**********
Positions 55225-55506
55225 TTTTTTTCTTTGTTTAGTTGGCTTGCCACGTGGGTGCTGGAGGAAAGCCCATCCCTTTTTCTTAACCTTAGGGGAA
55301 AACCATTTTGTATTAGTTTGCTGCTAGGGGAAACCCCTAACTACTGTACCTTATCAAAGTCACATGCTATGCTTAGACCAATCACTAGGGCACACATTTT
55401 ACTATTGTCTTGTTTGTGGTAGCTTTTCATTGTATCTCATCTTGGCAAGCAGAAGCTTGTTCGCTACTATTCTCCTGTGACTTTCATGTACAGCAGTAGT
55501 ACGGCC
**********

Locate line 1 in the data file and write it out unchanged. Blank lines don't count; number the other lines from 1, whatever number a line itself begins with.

Positions 55225-55506